China’s top state-owned energy companies have been ordered to ensure there is enough fuel supply for the coming winter at all costs, a report said on Friday, as the country grapples with a power crisis. Due to which there is a danger of affecting growth in the world’s number two economy.
The country has been hit by widespread power cuts, which have shut down or partially closed factories, affecting production and global supply chains.
The crisis has been caused by a confluence of several factors, including rising foreign demand as economies reopen, record coal prices, state electricity price controls and tougher emissions targets.
More than a dozen provinces and territories have been forced to ban energy use in recent months.
Bloomberg News, citing people familiar with the matter, reported on condition of anonymity that Vice Premier Han Zheng had told energy companies to make sure there was enough fuel to keep the country running and Beijing to tolerate the blackout. will not.
Han, who oversees the country’s energy sector and industrial production, was speaking this week at an emergency meeting with officials from Beijing’s state-owned asset regulator and the Economic Planning Agency, the people said.
“This is probably a strong indication of how concerned China is about keeping the industry running, and more importantly, that winter is on the way,” said Jeffrey Haley, senior market analyst at OANDA.
About 60 percent of the Chinese economy is powered by coal, but supplies at the world’s biggest coal importer have been disrupted by the pandemic and squeezed by a decline in imports amid a trade dispute with Australia.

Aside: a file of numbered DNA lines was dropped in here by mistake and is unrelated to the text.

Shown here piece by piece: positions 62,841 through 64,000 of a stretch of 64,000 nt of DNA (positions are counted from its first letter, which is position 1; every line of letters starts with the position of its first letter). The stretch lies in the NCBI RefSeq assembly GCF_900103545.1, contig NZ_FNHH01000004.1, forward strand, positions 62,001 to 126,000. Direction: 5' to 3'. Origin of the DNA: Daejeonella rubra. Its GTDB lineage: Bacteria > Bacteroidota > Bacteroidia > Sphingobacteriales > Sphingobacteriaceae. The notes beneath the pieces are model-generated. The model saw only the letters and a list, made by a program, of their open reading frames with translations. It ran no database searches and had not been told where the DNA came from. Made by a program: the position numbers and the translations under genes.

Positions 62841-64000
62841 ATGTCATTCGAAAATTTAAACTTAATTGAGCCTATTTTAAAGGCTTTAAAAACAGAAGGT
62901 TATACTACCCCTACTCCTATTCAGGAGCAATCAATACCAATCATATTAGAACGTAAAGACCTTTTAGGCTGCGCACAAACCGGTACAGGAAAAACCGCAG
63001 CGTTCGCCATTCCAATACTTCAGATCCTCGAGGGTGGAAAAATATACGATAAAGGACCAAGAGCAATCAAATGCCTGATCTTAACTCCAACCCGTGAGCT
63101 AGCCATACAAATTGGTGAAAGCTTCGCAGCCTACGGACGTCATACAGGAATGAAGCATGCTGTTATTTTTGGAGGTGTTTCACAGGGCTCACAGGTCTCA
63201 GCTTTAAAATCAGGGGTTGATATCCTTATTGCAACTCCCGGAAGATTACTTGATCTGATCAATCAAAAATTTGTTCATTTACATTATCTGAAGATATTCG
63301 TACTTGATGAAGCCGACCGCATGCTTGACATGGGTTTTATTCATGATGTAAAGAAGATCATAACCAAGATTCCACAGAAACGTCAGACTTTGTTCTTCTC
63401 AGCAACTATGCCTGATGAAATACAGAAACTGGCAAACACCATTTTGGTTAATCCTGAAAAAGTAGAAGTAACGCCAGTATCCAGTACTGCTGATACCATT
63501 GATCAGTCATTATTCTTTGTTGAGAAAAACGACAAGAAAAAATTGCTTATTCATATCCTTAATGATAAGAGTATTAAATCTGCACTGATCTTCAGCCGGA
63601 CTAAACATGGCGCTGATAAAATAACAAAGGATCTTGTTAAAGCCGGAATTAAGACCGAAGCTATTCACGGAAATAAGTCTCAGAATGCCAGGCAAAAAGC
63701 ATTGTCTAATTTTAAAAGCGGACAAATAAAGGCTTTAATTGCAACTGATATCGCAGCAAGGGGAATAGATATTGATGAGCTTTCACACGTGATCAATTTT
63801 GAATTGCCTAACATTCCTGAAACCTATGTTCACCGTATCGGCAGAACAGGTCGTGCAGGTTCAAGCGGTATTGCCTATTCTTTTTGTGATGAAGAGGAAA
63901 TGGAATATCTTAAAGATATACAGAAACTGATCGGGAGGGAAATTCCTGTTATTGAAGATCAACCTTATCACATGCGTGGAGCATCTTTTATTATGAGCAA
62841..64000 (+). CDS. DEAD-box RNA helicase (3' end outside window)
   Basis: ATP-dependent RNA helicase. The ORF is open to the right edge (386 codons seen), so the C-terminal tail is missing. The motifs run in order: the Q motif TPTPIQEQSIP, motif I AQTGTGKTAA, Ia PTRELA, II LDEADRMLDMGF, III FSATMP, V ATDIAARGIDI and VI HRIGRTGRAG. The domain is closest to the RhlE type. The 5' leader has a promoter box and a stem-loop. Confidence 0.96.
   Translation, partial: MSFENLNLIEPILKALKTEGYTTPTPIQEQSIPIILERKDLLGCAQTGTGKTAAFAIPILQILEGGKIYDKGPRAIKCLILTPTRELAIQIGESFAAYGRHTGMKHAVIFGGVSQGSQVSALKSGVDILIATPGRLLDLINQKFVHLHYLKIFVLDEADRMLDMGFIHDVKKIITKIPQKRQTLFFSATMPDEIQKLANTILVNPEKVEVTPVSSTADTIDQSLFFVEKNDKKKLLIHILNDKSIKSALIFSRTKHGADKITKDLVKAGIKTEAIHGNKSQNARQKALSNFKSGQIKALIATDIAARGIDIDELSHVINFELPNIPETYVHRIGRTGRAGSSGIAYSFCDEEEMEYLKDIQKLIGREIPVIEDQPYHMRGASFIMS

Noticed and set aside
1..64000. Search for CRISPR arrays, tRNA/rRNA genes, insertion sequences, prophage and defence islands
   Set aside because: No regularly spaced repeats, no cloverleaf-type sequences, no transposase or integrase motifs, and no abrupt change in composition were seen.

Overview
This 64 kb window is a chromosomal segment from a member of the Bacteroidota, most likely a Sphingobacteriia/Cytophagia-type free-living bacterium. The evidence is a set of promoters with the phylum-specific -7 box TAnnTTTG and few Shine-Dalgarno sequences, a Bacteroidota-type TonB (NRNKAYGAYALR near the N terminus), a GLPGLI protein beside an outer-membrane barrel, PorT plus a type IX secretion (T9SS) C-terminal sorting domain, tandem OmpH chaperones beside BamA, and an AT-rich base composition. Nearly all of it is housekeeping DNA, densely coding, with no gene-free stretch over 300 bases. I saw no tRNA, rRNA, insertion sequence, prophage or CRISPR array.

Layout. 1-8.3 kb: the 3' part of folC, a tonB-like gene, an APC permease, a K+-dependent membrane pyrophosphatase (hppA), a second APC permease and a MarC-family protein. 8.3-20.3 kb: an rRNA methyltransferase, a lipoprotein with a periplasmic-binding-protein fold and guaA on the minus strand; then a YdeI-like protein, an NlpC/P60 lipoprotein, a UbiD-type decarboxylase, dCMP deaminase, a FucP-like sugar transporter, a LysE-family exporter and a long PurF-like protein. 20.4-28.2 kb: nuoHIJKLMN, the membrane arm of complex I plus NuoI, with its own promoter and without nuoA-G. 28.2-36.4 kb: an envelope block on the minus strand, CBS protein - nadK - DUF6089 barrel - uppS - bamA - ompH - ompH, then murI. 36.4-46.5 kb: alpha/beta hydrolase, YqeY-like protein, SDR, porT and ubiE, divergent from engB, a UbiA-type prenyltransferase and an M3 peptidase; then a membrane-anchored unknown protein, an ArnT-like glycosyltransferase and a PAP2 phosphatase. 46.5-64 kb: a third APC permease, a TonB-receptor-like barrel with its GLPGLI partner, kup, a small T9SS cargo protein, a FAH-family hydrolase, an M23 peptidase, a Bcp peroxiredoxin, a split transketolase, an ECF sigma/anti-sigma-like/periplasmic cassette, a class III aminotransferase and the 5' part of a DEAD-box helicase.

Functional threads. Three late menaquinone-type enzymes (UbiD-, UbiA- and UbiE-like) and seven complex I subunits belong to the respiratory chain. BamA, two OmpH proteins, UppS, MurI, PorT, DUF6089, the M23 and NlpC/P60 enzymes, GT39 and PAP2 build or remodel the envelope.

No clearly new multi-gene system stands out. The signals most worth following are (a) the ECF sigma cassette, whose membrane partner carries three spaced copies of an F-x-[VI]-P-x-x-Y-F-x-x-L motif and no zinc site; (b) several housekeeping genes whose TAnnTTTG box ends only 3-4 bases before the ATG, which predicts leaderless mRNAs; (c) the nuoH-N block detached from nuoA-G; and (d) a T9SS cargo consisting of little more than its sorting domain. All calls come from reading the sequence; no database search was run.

Utilities were unable to purchase enough fuel following the rise in prices due to increased demand for electricity from factories in China.
The country’s environmental agenda is compounding the crisis, with pressure to reduce coal burning and halt the development of coal mining, with President Xi Jinping promising his country will become carbon neutral by 2060.
Data released on Thursday showed China’s factory activity contracted last month for the first time since February 2020, when the country was essentially shut down by a lockdown as authorities battled the first coronavirus outbreak. .
Han’s statement raised concerns that already high commodity prices could escalate further.
“The order, to me, implies that we are by no means on the verge of a cool-off. Rather it looks like it will get even more insane,” said Bjarne Shildrop, an analyst at SEB.
“They will bid whatever they want to win a bidding war” for cargo of coal or liquefied natural gas.
Power shortages prompted banks Nomura and Goldman Sachs to cut their growth forecasts for China this year, anticipating further disruption in production.
Factories supplying multinationals such as Apple and car maker Tesla are among those who have been asked to temporarily halt production.
“If Chinese steel and aluminum smelters are going to close for an extended period of time, you can be sure that the reverberation will reverberate through global supply chains,” Hailey said.
A factory worker in Dongguan’s industrial hub told AFP this week they were working overnight after being forced to stop production during the day.
“Of course we are unhappy … but we are going with the hours when there is a power outage,” he said.
Chinese coal futures rose to a record low on Thursday as the country grapples with fuel shortages ahead of the national holiday, with many factories shut for a week-long break.
(This story has not been edited by NDTV staff and is auto-generated from a syndicated feed.)